Intended for healthcare professionals

Analysis And Comment Health policy

Referral management centres: promising innovations or Trojan horses?

BMJ 2006; 332 doi: https://doi.org/10.1136/bmj.332.7545.844 (Published 06 April 2006) Cite this as: BMJ 2006;332:844

CAN WE HELP?

I have no real objections to my referrals being triaged by
clinicians. I am under no illusions that referral is used as an "option"
for GPs and that we use it sometimes inappropriately just to be seen to be
doing something. Of course medico-legally it is a powerful defence and I
know of many GPs who will refer, expecting little from the referral but
often the guidelines advise it. Life is increasingly full of
contradictions and health care abounds with them. Try and be a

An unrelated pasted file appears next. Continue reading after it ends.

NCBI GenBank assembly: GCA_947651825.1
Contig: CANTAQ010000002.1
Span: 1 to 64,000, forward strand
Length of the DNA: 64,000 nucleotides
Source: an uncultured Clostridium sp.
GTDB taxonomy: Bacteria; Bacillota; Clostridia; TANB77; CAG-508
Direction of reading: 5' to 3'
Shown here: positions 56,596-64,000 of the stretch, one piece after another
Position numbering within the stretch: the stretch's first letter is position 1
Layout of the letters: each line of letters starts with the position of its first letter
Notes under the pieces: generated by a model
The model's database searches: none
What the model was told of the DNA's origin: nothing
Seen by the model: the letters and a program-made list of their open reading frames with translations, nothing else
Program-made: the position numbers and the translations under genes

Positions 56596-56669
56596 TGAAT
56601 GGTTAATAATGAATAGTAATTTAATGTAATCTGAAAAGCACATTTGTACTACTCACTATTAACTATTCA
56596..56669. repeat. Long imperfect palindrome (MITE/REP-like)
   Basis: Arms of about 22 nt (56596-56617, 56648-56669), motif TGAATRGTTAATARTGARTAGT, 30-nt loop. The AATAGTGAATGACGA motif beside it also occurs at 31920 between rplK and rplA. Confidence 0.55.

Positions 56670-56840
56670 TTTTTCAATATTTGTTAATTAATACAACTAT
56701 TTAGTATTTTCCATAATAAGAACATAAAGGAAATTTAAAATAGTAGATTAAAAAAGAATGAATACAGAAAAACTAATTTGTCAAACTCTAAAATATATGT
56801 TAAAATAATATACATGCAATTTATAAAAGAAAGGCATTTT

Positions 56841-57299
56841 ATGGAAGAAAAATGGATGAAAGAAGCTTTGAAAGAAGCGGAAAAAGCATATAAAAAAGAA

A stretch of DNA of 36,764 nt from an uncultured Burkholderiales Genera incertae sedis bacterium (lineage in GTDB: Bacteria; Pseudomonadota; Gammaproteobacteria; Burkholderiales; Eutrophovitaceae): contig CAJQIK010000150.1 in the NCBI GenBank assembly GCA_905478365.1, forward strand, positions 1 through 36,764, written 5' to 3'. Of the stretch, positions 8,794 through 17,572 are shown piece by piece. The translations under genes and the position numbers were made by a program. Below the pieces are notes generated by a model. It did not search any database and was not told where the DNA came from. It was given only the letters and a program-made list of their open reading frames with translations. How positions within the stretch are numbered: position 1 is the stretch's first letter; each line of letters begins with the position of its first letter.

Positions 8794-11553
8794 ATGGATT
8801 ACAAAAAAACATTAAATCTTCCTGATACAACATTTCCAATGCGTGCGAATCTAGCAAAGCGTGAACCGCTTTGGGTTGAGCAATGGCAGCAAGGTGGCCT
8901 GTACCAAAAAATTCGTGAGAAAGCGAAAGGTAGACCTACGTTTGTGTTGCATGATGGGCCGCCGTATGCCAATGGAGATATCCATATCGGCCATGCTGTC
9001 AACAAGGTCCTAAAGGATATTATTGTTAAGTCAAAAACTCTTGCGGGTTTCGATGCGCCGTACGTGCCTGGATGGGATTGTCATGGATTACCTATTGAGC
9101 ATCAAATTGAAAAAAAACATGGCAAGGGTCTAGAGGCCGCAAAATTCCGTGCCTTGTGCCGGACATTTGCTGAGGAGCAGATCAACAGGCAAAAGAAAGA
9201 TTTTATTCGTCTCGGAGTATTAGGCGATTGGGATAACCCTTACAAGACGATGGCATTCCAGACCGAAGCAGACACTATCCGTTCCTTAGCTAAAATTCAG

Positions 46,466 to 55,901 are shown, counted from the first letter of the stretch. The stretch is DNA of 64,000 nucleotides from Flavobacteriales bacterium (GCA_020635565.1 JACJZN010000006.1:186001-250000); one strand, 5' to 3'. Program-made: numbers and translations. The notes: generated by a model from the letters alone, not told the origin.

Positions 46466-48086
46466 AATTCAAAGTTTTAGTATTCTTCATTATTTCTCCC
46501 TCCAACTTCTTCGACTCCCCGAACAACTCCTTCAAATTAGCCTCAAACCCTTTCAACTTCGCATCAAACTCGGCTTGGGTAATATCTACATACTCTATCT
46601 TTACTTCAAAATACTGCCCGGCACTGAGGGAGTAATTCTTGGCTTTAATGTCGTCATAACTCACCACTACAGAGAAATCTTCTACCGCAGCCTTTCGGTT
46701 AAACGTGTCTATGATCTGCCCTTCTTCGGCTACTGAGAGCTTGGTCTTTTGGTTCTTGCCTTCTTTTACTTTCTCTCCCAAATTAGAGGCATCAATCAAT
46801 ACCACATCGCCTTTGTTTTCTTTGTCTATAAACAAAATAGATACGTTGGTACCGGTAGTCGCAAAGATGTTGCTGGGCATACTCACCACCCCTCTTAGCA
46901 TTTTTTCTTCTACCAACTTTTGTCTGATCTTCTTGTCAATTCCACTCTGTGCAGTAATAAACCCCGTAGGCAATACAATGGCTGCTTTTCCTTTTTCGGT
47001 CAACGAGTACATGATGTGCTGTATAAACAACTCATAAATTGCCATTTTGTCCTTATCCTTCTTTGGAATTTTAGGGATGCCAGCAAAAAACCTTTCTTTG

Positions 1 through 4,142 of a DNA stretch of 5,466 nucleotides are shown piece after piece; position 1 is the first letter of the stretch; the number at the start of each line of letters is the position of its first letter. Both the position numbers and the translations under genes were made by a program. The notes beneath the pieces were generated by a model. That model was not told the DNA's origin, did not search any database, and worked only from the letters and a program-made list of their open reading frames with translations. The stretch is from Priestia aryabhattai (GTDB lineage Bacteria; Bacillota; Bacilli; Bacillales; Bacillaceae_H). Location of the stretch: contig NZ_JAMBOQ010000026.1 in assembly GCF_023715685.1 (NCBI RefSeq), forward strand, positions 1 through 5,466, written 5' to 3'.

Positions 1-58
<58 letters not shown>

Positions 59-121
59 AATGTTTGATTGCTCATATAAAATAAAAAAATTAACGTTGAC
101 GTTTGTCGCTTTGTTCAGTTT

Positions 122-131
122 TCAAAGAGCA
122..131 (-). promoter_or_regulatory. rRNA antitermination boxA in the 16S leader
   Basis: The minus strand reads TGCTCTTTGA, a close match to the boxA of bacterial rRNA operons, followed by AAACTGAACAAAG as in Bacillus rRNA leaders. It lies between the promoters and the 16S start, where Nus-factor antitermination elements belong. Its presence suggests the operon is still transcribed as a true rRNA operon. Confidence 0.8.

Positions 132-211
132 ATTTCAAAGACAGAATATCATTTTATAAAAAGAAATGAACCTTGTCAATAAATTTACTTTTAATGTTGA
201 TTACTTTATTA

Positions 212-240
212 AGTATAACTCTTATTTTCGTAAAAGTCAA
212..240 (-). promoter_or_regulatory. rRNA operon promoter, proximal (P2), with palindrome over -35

responsible, good GP who refers less and you might end up with a case
going wrong and bring on all the opprobrium meant for the "bad doctor". Of
course the "bad" doctor is happy as he has referred. GPs know they will
get little support from anyone other than trusted colleagues when things
go wrong and perhaps if the system was less harsh in those cases,
referrals would reduce.
I think GPs could reduce referrals by creating their own referral centres
within their practices so that all expertise could be pooled. I have tried
to get a virtual referral forum going in my practice with no success. The
abiding culture is to tell the patient that you are referring and move
onto the next case and this mitigates against consulting colleagues before
you make the referral. A small culture change whereby GPs discussed all
referrals before sending a request could have a major impact.

Competing interests:
None declared

Competing interests: No competing interests

10 April 2006
Graeme Mackenzie
GP
Whitehaven CA28 7RG